EBIC was sold to Orascom Construction Industries. Carbon Holdings’ second project, Egypt Hydrocarbon Corporation, with a transaction value of US$550 million is considered as the first major industrial project to close in post-revolution Egypt. Construction of the second project commenced in August 2011. Carbon Holdings is developing the approximate of US$11 billion Naphtha Cracker and Polyethylene Complex project named Tahrir Petrochemicals Corporation. El-Baz was awarded Africa Entrepreneur of the Year 2016, he is the first Egyptian entrepreneur to receive such an honor. The award was announced at the Africa-France Economic Forum at the 27th Africa-France Summit held in Bamako, Mali on 13 January 2017; the Business Africa Entrepreneur Awards, in connection with Business Africa, in partnership with MEDEF and Institut Choiseul. Ranked by Institut Choiseul as the 12th in their annual top 100 African business leaders in 2016, an annual study independently carried out by Paris-based Institut Choiseul that identifies and ranks the young African business economic leaders aged 40 years old and below.

The study by Choiseul intends to highlight those women and men who play a major role in the continent's economic development. Member of the board of trustees for the “Tahya Misr” Fund / 2014–present Co-chair – Energy Committee – American Chamber of Commerce in Egypt

Inner-City Muslim Action Network

Inner-City Muslim Action Network, founded in 1996 by Rami Nashashibi, is one of the leading Muslim charity organizations in the United States. According to the Inner-City Muslim Action Network, IMAN seeks "to utilize the tremendous possibilities and opportunities that are present in the community to build a dynamic and vibrant alternative to the difficult conditions of inner city life." IMAN sees understanding Islam as part of a larger process to empower individuals and communities to work for the betterment of humanity. IMAN has initiated a diverse set of community programs and projects with the hope of changing the conditions in the inner city, in particular the communities on Chicago's South and Southwest Side. IMAN provides a range of direct social services through the IMAN/ICIC Food Pantry, IMAN Health Clinic, IMAN's Career Development Initiative. "Takin' It To The Streets" is IMAN's most well-known project. The festival draws people from all over the Chicago area for a day of festivities, musical performances, sports tournaments, carnivals.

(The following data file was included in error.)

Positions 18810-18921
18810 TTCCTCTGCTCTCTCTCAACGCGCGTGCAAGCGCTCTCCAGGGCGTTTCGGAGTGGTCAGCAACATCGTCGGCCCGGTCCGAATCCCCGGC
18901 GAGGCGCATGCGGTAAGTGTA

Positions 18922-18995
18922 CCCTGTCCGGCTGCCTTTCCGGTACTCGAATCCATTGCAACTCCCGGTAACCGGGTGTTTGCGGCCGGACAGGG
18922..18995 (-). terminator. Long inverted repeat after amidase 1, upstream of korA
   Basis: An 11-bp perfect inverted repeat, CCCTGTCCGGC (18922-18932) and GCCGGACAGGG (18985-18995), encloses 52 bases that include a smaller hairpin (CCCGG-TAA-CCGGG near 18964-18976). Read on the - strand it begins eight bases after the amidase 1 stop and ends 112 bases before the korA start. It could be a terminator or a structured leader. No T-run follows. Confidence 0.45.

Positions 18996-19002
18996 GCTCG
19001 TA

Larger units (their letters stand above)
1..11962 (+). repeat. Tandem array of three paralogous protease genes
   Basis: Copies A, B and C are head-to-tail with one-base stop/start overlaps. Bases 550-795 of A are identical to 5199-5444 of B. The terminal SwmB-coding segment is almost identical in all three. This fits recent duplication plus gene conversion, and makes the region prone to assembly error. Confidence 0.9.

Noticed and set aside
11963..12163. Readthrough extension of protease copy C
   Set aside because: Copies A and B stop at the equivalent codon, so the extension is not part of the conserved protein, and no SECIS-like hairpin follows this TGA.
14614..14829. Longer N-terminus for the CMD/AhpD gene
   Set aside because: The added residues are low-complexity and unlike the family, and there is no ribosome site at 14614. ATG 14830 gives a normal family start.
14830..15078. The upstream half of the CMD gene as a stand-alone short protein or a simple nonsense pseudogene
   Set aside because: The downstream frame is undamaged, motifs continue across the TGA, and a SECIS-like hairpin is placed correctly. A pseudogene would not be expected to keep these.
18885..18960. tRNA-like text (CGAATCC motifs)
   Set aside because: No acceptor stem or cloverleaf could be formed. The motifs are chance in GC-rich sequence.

Directors are listed as: Rami Nashashibi, Ayat Elnoory, Asad Jafri, M. Altaf Kaiseruddin, Asad Jafri. IMAN Website Takin' it to the Streets 2016 Website

Umayya ibn Abdallah ibn Khalid ibn Asid

Umayya ibn Abd Allah ibn Khalid ibn Asid al-Umawi was an Umayyad prince and governor of Khurasan between 692/93 or 694 and 697/98. According to historian Hugh N. Kennedy, Umayya was known to be "easygoing, peace-loving and, his enemies alleged and effeminate". Umayya was a son of a former governor of Kufa, they were members of the Umayyad dynasty, ruling the caliphate since 661. Umayyad authority across the caliphate had collapsed in 684, but was reconstituted under Marwan I in Syria and Egypt in 685, his son Abd al-Malik reasserted Umayyad rule over Arabia and Khurasan between 691 and 692. He appointed Umayya's brother Khalid governor of Basra, while his initial appointee in Khurasan was Bukayr ibn Wisha, a member of the Tamim, an Arab tribe and faction from which many of the Muslim troops of Khurasan hailed. At the time of the Umayyad restoration, conflict between various factions within the Tamim was rife and left them vulnerable to local powers. Thus, leaders of the troops from Khurasan called on the caliph to appoint a neutral governor to keep order.